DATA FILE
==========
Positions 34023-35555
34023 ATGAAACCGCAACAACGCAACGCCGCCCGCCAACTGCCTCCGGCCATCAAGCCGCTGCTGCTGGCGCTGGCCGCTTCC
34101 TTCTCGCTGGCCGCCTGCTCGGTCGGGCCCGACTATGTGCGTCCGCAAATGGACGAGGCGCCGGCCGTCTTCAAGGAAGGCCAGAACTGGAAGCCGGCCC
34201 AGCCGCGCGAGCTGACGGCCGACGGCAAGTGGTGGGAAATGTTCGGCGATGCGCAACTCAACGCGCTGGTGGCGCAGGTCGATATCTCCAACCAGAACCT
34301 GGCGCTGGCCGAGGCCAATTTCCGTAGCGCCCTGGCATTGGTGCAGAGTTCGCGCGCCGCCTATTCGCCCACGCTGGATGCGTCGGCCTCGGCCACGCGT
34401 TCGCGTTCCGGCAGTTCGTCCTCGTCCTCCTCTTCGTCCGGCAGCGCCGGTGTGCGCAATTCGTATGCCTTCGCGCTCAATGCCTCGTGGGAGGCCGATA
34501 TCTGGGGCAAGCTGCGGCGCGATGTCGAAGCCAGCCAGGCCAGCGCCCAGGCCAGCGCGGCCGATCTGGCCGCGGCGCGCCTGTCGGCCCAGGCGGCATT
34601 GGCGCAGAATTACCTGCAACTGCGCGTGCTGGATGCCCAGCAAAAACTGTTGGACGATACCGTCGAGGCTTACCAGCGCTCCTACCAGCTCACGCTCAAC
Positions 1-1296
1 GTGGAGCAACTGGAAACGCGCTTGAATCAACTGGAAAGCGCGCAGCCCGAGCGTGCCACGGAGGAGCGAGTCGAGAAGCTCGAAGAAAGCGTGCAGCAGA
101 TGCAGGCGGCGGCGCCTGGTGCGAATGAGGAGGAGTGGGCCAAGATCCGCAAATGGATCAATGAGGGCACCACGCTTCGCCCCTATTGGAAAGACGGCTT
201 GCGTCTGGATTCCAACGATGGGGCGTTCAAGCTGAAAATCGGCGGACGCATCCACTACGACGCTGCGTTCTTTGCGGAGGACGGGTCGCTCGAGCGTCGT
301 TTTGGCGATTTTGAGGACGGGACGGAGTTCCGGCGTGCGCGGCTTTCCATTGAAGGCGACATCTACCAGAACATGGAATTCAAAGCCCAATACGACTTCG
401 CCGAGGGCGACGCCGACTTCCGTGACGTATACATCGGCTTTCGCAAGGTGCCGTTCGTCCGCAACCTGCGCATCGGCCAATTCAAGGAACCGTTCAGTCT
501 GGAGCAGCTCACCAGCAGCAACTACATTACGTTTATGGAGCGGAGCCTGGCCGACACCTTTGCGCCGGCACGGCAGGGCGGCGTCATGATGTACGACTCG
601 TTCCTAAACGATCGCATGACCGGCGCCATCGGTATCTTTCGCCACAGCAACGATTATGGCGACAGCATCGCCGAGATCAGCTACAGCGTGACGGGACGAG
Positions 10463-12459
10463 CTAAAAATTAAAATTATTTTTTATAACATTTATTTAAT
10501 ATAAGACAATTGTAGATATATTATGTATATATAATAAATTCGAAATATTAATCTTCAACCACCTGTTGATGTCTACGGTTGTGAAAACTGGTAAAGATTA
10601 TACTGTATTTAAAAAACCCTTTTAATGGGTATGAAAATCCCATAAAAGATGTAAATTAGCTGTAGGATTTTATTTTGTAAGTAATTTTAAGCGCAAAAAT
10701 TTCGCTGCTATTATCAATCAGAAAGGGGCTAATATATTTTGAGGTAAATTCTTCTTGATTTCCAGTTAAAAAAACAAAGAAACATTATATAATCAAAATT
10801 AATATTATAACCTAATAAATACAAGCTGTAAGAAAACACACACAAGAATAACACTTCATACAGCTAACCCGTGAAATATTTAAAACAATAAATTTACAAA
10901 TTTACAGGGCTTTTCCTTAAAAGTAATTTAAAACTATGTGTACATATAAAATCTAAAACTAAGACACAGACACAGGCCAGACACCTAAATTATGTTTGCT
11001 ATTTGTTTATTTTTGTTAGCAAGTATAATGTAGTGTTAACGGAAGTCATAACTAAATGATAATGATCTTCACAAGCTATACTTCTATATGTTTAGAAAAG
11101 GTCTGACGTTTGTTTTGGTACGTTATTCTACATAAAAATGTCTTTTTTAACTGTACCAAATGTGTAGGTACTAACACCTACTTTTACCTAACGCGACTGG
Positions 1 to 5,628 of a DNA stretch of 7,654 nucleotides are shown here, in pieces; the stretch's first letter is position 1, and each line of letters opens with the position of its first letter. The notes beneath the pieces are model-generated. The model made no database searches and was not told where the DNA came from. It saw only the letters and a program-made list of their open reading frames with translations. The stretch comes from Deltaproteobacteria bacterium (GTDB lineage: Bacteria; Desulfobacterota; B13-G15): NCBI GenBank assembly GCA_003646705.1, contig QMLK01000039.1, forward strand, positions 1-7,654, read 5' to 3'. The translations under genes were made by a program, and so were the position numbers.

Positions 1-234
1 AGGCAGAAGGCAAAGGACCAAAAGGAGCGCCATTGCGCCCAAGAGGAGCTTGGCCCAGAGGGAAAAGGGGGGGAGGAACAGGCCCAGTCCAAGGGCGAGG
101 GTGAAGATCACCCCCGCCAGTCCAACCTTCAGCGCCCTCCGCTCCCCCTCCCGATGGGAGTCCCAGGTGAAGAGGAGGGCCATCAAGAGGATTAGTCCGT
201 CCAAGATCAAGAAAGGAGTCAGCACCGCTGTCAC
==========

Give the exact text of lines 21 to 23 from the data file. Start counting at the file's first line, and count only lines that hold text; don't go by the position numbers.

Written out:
10701 TTCGCTGCTATTATCAATCAGAAAGGGGCTAATATATTTTGAGGTAAATTCTTCTTGATTTCCAGTTAAAAAAACAAAGAAACATTATATAATCAAAATT
10801 AATATTATAACCTAATAAATACAAGCTGTAAGAAAACACACACAAGAATAACACTTCATACAGCTAACCCGTGAAATATTTAAAACAATAAATTTACAAA
10901 TTTACAGGGCTTTTCCTTAAAAGTAATTTAAAACTATGTGTACATATAAAATCTAAAACTAAGACACAGACACAGGCCAGACACCTAAATTATGTTTGCT